Showing posts with label Romans. Show all posts
Showing posts with label Romans. Show all posts

Aug 6, 2013

Dog Days of Summer

The earliest reference to this expression goes back to the Ancient Egyptians. They noted that the rising of the star Sirius began the hottest part of the summer. The star’s hieroglyph is a dog. Sirius would appear in Egypt, after about a 70 day absence, just before the season where the Nile typically floods, so it is thought the star’s hieroglyphic symbol 'watchdog'.

Romans and Greeks also referred to dog days and would often make sacrifices to Sirius, including sacrificing dogs to appease Sirius with the hope it would result in a mild summer and protect crops from scorching.

Sirius is the brightest star in the Canis Major (Latin for “Greater Dog”) constellation.

Jul 13, 2012

History of Mooning

Some sources have cited mooning, or baring one’s butt at another as an insult that stretches back to the Romans, but the gesture as we know it today seems to have started in the Middle Ages.

Wikipedia claims that the first known instance of mooning was recorded by the famous Roman-Jewish historian Josephus in the 1st century A.D. According to Josephus’ account in The Wars of the Jews, a Roman soldier bared his rear to an audience of Jews celebrating Passover, and incited a  riot that killed “upwards of thirty thousand.” However, a closer examination of Josephus’s account shows that the soldier was not mooning the crowd, but rather farting in their general direction. Josephus puts it more delicately, “One of the soldiers, raising his robe, stooped in an indecent attitude, so as to turn his backside to the Jews, and made a noise in keeping with his posture.”

One of the earliest known instances of mooning happened during the Fourth Crusade around 1203, when Western Europeans attempted to take Constantinople. As the crusaders’ ships pulled away after the failed attack, the Byzantines hooted and hollered and “showed their bare buttocks in derision to the fleeing foe.” Another account tells of the Italian nobleman and troubadour Alberico da Romano, who was so indignant at losing his favorite falcon during a hunt that he “dropped his trousers and exposed his rear to the Lord as a sign of abuse and reviling."

Though it was a worldwide phenomenon by the 19th century, mooning didn’t get its name until the 1960s. The Oxford English Dictionary dates moon and mooning to student slang of the 1960s, when the gesture became increasingly popular at American universities. The term derives from the use of moon or moons as slang for the bare buttocks.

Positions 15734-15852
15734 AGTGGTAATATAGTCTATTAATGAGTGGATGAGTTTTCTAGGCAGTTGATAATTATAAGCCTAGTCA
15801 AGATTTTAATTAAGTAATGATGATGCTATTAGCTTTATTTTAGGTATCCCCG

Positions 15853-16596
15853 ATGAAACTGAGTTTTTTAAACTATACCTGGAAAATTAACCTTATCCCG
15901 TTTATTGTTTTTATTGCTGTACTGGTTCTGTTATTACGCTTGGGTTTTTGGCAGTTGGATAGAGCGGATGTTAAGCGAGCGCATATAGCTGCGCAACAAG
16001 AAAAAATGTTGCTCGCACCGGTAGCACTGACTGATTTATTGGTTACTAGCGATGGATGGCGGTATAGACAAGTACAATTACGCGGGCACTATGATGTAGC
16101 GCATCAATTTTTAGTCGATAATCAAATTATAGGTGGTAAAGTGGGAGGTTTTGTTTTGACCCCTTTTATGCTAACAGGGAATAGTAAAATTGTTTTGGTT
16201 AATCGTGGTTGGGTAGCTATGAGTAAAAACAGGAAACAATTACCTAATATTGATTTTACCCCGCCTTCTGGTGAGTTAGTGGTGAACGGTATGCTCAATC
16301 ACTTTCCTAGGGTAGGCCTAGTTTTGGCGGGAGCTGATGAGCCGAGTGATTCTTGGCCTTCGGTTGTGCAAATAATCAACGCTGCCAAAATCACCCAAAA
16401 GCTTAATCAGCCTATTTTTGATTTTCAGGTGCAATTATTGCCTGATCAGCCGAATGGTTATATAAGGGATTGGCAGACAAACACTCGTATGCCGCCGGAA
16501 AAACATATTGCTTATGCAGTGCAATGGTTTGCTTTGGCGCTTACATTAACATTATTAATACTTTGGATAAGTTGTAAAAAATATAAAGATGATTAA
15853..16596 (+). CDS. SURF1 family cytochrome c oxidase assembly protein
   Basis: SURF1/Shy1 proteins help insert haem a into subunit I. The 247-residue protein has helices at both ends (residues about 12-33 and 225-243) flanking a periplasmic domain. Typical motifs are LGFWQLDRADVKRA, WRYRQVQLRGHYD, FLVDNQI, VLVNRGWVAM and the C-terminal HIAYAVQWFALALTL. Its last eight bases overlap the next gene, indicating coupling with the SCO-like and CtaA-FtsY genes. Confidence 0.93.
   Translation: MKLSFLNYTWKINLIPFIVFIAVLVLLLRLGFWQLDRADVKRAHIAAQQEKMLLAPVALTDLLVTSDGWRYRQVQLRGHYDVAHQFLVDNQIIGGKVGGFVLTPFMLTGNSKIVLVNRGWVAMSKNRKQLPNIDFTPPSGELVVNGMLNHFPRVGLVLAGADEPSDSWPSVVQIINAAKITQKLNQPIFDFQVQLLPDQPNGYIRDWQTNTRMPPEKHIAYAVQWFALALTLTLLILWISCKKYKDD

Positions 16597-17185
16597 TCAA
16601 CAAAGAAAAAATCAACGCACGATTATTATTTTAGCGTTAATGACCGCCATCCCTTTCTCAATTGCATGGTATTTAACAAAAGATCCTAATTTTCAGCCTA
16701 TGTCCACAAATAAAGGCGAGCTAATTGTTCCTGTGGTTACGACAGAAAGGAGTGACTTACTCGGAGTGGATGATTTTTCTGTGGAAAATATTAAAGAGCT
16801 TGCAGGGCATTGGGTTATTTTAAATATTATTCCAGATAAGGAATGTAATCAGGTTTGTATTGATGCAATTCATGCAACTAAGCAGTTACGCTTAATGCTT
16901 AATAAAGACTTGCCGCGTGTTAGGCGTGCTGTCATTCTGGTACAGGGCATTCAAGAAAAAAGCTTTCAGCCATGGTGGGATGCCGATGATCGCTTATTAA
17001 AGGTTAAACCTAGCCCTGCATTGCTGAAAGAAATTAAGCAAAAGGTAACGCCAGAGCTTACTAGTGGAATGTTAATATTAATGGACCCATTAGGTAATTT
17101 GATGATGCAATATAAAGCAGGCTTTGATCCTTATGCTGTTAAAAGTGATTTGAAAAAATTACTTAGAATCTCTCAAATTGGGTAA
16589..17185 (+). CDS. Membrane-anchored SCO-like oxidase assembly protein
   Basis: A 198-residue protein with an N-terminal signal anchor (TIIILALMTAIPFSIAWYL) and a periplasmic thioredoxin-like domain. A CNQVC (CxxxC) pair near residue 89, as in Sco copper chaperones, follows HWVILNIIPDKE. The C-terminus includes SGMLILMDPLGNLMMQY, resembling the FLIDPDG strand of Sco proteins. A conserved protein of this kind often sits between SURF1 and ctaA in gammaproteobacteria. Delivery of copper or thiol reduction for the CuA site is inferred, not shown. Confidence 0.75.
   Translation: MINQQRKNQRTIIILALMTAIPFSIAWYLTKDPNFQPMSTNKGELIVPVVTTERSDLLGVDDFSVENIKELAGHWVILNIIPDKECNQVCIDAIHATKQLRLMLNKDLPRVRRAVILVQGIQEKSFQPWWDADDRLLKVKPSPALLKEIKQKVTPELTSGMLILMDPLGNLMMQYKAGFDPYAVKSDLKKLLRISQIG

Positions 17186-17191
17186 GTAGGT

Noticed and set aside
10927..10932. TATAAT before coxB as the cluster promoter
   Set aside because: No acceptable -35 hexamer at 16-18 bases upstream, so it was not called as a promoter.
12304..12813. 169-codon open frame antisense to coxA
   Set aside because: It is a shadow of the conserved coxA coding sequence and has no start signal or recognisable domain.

Jan 27, 2012

Toilet Talk

The film “Psycho” was the first movie to show a toilet flushing. The scene caused a huge number of complaints about indecency.

The Roman army didn’t have toilet paper so they used a water soaked sponge on the end of a stick instead.

The toilet is flushed more times during the super bowl halftime than at any time during the year.

The average person spends three years of their life sitting on the toilet.

Over $100,000 US dollars was spent on a study to determine whether most people put their toilet paper on the holder with the flap in front or behind. The results showed that three out of four people have the flap in the front.

The first toilet cubicle in a row is the least used.

Dec 16, 2011

What's in a Name, Togas and Tunics

Most men and women in Ancient Rome wore a basic undergarment called a tunic, which they belted at the waist. The length and design of the tunic distinguished the wearer's social status. Elite Romans wore longer tunics with stripes, whereas slaves and manual laborers generally wore tunics that came above the knee and allowed freer movement. Only male citizens were allowed to wear the togas. These draped over the body on top of the tunic.

Apr 15, 2011

Four Uses for Mustard

Romans were first introduced to mustard seeds by the Egyptians. They mixed unfermented grape juice with ground mustard, and called this concoction "must" - hence mustard!

For Sore Throat - Combine mustard, the juice of one half of a fresh lemon, one tablespoon of salt, one tablespoon of honey, and one half cup of boiling water. Mix the ingredients thoroughly. Let the mixture cool for 10 minutes. Take some in your mouth and gargle! Warning: this concoction will not taste of smell good. After a few rounds of gargling, your throat should be feeling a lot less sore.

To remove bad smells, use some mustard and hot water and wipe over surface.

Drippyness' can be induced to encourage decongestion by rubbing some mustard on your chest. Place a cloth, damp with hot water, on top of the mustard. Within minutes, you will feel better.

Soothe aching muscles  Combine 2 tablespoons of mustard and 1 teaspoon of Epsom salts in your warm running bath water. Mustard will amplify the therapeutic effects of the salts, relieving you of muscle pains. As a bonus, you can also use mustard on your hot dogs and hamburgers.